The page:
Avenue Q and Jack White: Memories of New York and Going Solo
This weekend, check out Avenue Q and all its puppet nudity and innuendo at the Playground in the Tech Village. Visit www.duluthplayground.com for showtimes and dates.
It isn’t often that one is given the opportunity to see a play on Broadway and then a few months later have it played in their hometown, but I was just so lucky.
The production values differed a bit, but the overall quality of presentation was great. For those who are unfamiliar with the play, as I was prior to Broadway this summer, it is a riff on Sesame Street. You have Bert and Ernie, who are named Rod and Nicky and toy with the notion of being gay, Trekkie Monster, who is a porn-addicted Cookie Monster, and Gary Coleman as well, who is a washed up Gary Coleman.
In New York the actor playing Coleman was a woman, which wasn’t really that funny as she was just trying to be Coleman. The biggest laugh I had from Q up here was that Coleman was played by Gabriel Mayfield. Mayfield, who stood well over six feet tall, was about three feet taller than Gary Coleman was in real life. I loved the joke and it made the show for me.
Gary Coleman in the play is the maintenance man for the apartment that all of the characters on Avenue Q live in. That also was the biggest difference between Broadway and Duluth, the size and scope of the set. The Playground doesn’t allow large sets, but it was impressive how the cast made due.
Avenue Q is based primarily on a character named Princeton, who is just out of college. He ends up on a far-out street with people teetering on the edge of utter failure. As he meets the people of Avenue Q, he discovers himself and adjusts to life after college.
In the play, Princeton sings a song titled, “What Do You Do with a B.A. In English?” It captures the sentiments of a college graduate facing the unknown of having responsibility in life.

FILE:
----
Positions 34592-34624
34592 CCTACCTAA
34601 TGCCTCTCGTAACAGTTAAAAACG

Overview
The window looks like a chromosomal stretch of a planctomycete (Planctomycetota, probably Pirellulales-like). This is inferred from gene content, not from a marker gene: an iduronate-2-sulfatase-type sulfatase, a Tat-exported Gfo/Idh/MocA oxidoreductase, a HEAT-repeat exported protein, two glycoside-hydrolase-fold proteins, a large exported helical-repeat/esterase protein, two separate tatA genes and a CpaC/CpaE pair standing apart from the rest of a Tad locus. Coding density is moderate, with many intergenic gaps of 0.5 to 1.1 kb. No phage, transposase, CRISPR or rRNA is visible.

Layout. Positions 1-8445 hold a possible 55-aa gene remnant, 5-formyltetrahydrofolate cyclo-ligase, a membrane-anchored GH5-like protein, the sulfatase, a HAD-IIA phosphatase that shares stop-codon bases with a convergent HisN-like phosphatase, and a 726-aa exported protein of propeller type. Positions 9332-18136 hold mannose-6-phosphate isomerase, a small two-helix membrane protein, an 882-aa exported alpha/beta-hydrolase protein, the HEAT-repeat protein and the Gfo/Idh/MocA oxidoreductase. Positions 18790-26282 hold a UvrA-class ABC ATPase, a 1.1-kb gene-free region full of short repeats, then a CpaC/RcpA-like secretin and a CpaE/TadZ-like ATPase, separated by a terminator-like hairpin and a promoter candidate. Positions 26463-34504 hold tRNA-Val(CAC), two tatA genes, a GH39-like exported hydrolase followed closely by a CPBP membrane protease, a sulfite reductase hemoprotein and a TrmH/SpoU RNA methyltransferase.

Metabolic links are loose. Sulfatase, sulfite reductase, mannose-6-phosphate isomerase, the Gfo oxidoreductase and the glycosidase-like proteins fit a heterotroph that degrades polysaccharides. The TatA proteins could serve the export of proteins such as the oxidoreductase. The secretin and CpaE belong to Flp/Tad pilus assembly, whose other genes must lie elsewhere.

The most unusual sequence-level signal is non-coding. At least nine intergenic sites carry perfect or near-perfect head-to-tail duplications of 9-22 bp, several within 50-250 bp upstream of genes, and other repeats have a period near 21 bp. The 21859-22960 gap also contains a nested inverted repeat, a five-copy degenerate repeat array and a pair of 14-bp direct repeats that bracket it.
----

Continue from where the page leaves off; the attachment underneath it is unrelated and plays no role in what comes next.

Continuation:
The Bad Idea Bears pop up every once in a while to give Princeton bad ideas. One example would be when Princeton wants to go buy a few beers, and the Bad Idea Bears argued that a larger amount of beer would be a better buy. They pop up throughout the play, coaxing the actors to make poor decisions.
Trekkie Monster was better in the Playground production than it was on Broadway. Eamon Hill made the character come to life and had much more depth than just singing a song about internet porn. In the play, Kate Monster (Louisa Guggisberg), an admirer of Princeton’s, sings a song about how the “internet is really, really great.” At that point Trekkie cuts her off and yells out, “For porn!” It was a great song that really makes you laugh. The timing of Hill and Guggisberg was dead on.
Other song highlights were Gary Coleman’s song about everyone admitting to being a bit racist, the cast performing together about how it sucks to be them, and Ernie, or Nicky (Nate St. Germain), sings a song to Bert, or Rod (Cory Regnier), about how they would still be friends if Rod turned out to be gay.
The puppets were very well done in the Duluth production. Originally I thought seeing a play that is a dirty version of Sesame Street would be kind of lame. The songs are what hold the play together and you quickly forget that the puppets are being controlled by actors.
Stop the presses, Jack White is going solo.
When I was in New York this summer, Avenue Q was the first performance I saw in the city. It was early in the week of our stay, and my wife was lamenting the next day about how we hadn’t seen any celebrities yet. A few days later, that changed to epic proportions when we met Robin Williams, Liam Gallagher, Kevin James, Daniel Radcliff, the Today Show crew, and my idol Jack White of The White Stripes.